BELFAST/LONDON (REUTERS/AFP) - Britain's new Prime Minister Boris Johnson held talks in Northern Ireland on Wednesday (July 31) in a bid to untangle an impasse over the Irish border "backstop" that has scuppered all efforts to secure an orderly withdrawal from the European Union.
Plans for the border have become the most contentious issue in negotiations with the EU, and the British pound has tumbled in recent days as Johnson said Britain would leave without a deal on Oct 31 unless the backstop was scrapped.
He told Northern Irish parties on Wednesday he would stand by the government's commitment to the Irish peace agreement and a pledge not to return to a hard border whatever the result of Brexit, a spokeswoman said.
"The discussions also included Brexit, where the prime minister made clear that the UK would be leaving the EU on October 31st come what may, and restated his intention to do so with a deal," the spokeswoman said in a statement.
"He said that in all scenarios, the government is steadfast in its commitment to the Belfast-Good Friday Agreement and that in no circumstances would there be physical checks or infrastructure on the border."
The head of Irish nationalist party Sinn Fein, Mary Lou McDonald, said she warned Johnson that leaving without a deal would be catastrophic for the economy and the 1998 peace deal that ended three decades of violence in the region. Some 3,600 people died in sectarian violence commonly known as The Troubles.
Johnson began his trip with talks on Tuesday evening with the leadership of the Democratic Unionist Party, the largest pro-British party in the region whose 10 members in the Westminster parliament prop up the Conservative government.
After the meeting DUP leader Arlene Foster repeated Johnson's demand that the backstop, designed as an insurance policy to prevent border controls between Ireland and Northern Ireland, be scrapped.
"It is very important that the backstop goes," she said.
But a senior DUP lawmaker also at the meeting said possible compromises were discussed - specifically the possibility of putting a time limit on the backstop and other "pragmatic solutions."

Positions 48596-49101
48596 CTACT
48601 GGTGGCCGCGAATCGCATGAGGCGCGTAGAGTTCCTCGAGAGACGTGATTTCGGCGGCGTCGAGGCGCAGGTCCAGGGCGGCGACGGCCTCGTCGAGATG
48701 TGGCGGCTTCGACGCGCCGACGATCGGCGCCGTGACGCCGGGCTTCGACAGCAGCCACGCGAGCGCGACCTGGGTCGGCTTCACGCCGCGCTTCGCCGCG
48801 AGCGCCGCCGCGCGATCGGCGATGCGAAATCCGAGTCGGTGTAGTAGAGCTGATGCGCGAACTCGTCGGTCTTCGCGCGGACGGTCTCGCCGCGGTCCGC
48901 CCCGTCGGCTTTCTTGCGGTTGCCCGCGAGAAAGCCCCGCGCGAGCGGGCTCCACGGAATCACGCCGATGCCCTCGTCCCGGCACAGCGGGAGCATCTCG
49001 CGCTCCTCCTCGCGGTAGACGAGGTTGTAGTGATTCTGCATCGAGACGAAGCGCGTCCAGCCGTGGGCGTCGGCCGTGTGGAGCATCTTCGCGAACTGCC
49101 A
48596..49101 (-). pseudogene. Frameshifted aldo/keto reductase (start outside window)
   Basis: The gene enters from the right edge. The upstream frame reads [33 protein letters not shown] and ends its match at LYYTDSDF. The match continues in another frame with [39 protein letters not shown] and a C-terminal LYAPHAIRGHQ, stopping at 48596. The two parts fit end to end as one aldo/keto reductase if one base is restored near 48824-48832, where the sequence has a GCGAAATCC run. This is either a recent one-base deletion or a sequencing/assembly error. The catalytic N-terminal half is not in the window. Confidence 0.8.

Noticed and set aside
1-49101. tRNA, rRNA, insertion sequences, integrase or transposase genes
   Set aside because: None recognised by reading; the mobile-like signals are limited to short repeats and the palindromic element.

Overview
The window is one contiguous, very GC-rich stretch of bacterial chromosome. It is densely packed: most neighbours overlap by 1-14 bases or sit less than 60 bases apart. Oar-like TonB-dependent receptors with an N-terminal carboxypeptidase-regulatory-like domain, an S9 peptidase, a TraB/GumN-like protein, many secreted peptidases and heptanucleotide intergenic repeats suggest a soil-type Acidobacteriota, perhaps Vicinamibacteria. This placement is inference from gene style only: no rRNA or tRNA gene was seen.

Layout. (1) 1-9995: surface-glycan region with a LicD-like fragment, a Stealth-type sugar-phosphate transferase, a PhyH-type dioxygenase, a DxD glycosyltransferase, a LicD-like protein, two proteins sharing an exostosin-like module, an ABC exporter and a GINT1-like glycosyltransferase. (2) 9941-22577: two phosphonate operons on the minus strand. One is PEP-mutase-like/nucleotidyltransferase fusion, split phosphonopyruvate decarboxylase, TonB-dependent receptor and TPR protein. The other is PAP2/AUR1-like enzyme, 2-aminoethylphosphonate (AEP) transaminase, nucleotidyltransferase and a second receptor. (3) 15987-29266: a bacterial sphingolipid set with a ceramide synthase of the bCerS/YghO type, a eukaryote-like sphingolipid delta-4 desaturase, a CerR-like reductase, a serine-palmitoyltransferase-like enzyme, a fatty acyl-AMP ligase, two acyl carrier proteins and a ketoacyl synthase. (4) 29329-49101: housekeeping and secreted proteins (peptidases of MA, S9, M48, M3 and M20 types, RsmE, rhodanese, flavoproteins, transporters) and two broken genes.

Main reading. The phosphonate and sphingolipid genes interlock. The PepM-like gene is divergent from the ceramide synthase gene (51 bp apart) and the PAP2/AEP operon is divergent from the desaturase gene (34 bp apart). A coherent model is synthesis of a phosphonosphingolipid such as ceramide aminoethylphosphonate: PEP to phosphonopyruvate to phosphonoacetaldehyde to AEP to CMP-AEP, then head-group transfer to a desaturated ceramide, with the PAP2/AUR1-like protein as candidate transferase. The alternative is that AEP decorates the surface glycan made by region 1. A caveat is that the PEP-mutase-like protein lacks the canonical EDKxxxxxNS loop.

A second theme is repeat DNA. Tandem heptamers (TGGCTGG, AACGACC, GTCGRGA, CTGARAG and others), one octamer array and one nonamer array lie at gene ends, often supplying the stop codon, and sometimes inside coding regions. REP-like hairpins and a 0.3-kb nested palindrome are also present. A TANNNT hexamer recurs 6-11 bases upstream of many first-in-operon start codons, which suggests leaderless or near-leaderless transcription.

Asked if Johnson's was responsive to the suggestion, DUP's Jeffrey Donaldson told Irish radio RTE that he would not "negotiate in public on this."
Johnson told Ireland's prime minister Leo Varadkar on Tuesday that the "backstop" plan was unacceptable, putting him at odds with both Dublin and Brussels, which insists the deal is not open for renegotiation.
"If they really can't do it then clearly we have to get ready for a no deal exit," Johnson said on a trip to Wales, adding: "It's up to the EU, this is their call."
Varadkar has said that Johnson's plan to renegotiate the deal by a deadline of Oct 31 was "totally not in the real world".
Speaking to journalists ahead of the talks in Northern Ireland, Johnson 's said Brexit would be on the agenda but said he wanted a quick restoration of Northern Ireland's suspended power-sharing executive. It is a critical part of the 1998 peace agreement that ended 30 years of conflict.
The power-sharing administration was suspended two-and-a-half years ago because of differences between the parties representing mainly Protestant pro-British unionists and mainly Catholic nationalists who favour a united Ireland.
"The people of Northern Ireland have been without a government, without Stormont for two years and six months so my prime focus this morning is to do everything I can to help that get up and running again," Johnson told journalists.
A couple of dozen protesters held a rally against Brexit while the talks continued.
UNITED IRELAND THREAT
Leaving without a deal would throw the border status into confusion and threaten economic catastrophe for Ireland, cutting it off from its main trading partner.
Johnson pledged to Varadkar on Tuesday there would be no physical checks on the border, whatever happened.
Brexit supporters believe electronic checks can take place away from the frontier, but no viable plan is close to being agreed.
Varadkar said on Friday that a no deal would make a unification of British Northern Ireland and the Republic of Ireland more likely.
"People who you might describe as moderate nationalists or moderate Catholics who were more or less happy with the status quo will look more towards a united Ireland.
"And increasingly you see liberal Protestants, liberal unionists starting to ask the questions as to where they feel more at home," Varadkar said.
Northern Ireland is not the only country whose status as a member of the United Kingdom after Brexit is under the spotlight.
Johnson visited Scotland on Monday, responding to independence calls from Scottish First Minister Nicola Sturgeon by saying that the United Kingdom represented a "global brand".
Sturgeon said last week that Scotland, which voted to remain in the EU in the 2016 referendum, needed an "alternative option" to Johnson's Brexit strategy.
He also visited Wales on Tuesday as part of the whistlestop tour of the United Kingdom, designed to signal his commitment to keeping the union whole after Brexit.